Bioprinted cancer model of neuroblastoma in a renal microenvironment as an efficiently applicable drug testing platform
Development of new anticancer drugs with currently available animal models is hampered by the fact that human cancer cells are embedded in an animal-derived environment. Neuroblastoma is the most common extracranial solid malignancy of childhood. Major obstacles include managing chemotherapy-resistant relapses and resistance to induction therapy, leading to early death in very-high-risk patients. Here, we present a three-dimensional (3D) model for neuroblastoma composed of IMR-32 cells with amplified genes of the myelocytomatosis viral related oncogene MYCN and the anaplastic lymphoma kinase (ALK) in a renal environment of exclusively human origin, made of human embryonic kidney 293 cells and primary human kidney fibroblasts. The model was produced with two pneumatic extrusion printheads using a commercially available bioprinter. Two drugs were exemplarily tested in this model: While the histone deacetylase inhibitor panobinostat selectively killed the cancer cells by apoptosis induction but did not affect renal cells in the therapeutically effective concentration range, the peptidyl nucleoside antibiotic blasticidin induced cell death in both cell types. Importantly, differences in sensitivity between two-dimensional (2D) and 3D cultures were cell-type specific, making the therapeutic window broader in the bioprinted model and demonstrating the value of studying anticancer drugs in human 3D models. Altogether, this cancer model allows testing cytotoxicity and tumor selectivity of new anticancer drugs, and the open scaffold design enables the free exchange of tumor and microenvironment by any cell type.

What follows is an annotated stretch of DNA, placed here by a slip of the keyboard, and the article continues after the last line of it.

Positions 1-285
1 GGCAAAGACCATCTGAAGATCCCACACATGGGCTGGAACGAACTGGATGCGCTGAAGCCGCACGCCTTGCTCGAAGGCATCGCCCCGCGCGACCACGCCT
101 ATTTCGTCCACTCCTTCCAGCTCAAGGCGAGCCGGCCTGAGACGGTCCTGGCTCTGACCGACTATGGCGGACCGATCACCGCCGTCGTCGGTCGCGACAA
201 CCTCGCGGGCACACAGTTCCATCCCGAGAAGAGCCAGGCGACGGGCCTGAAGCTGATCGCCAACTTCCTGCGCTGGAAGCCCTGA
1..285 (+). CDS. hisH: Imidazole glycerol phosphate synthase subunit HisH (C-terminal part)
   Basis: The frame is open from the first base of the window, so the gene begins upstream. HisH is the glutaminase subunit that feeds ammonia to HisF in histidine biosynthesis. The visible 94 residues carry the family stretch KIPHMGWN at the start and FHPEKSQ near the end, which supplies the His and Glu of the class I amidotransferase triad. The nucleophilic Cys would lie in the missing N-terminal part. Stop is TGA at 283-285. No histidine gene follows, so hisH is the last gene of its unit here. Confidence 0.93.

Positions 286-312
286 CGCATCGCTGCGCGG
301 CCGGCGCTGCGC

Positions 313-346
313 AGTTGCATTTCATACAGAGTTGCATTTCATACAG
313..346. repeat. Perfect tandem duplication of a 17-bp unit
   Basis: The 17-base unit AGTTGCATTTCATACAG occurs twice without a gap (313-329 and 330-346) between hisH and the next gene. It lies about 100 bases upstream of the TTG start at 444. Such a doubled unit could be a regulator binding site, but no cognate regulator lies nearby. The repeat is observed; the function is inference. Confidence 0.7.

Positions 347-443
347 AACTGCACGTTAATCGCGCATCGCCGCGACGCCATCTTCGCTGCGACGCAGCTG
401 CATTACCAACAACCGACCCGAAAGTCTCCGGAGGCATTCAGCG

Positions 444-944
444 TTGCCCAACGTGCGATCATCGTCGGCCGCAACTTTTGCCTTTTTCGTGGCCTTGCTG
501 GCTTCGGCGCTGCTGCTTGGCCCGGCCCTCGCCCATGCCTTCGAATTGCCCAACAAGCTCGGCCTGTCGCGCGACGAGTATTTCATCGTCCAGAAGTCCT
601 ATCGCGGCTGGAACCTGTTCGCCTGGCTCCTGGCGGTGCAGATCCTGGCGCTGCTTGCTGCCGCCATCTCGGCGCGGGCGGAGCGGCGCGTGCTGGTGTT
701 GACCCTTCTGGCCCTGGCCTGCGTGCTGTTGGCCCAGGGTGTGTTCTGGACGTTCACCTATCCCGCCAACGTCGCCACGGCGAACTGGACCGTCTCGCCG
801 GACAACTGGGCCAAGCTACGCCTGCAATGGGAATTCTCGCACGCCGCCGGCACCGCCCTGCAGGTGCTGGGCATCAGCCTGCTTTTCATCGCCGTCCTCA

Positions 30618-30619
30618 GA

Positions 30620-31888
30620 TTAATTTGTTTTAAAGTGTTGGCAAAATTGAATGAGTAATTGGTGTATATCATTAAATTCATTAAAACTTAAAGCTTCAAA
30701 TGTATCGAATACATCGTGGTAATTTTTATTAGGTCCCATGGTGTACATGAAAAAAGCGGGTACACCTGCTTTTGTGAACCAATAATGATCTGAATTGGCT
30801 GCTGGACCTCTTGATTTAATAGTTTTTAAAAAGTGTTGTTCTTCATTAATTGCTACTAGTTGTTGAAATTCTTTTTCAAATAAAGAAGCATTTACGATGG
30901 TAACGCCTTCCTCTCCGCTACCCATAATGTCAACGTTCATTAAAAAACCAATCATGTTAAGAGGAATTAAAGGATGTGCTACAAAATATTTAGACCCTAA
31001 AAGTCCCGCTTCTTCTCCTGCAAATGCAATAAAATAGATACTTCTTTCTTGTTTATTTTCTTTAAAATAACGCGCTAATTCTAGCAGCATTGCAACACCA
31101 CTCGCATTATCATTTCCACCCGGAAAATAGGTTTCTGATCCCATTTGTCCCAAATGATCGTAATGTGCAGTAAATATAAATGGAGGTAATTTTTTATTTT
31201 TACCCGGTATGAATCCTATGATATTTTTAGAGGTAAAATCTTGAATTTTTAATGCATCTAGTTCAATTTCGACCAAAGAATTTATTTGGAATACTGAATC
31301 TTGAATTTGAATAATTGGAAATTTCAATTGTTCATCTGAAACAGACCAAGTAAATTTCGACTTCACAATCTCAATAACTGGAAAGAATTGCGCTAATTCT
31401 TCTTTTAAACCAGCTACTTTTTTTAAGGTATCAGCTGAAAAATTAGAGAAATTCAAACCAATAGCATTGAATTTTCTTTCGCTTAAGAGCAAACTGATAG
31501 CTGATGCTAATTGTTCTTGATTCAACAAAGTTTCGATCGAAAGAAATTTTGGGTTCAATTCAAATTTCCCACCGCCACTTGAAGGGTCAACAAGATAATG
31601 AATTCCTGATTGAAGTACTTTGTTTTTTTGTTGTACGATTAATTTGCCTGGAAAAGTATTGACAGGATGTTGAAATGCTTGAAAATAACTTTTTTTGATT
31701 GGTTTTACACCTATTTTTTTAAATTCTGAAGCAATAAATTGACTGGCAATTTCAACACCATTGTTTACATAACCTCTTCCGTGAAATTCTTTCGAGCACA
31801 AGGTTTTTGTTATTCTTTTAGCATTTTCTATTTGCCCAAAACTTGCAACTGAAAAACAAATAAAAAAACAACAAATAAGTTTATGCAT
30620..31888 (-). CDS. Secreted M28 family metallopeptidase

Published in: International Journal of Molecular Sciences, 10.3390/ijms23010122, MDPI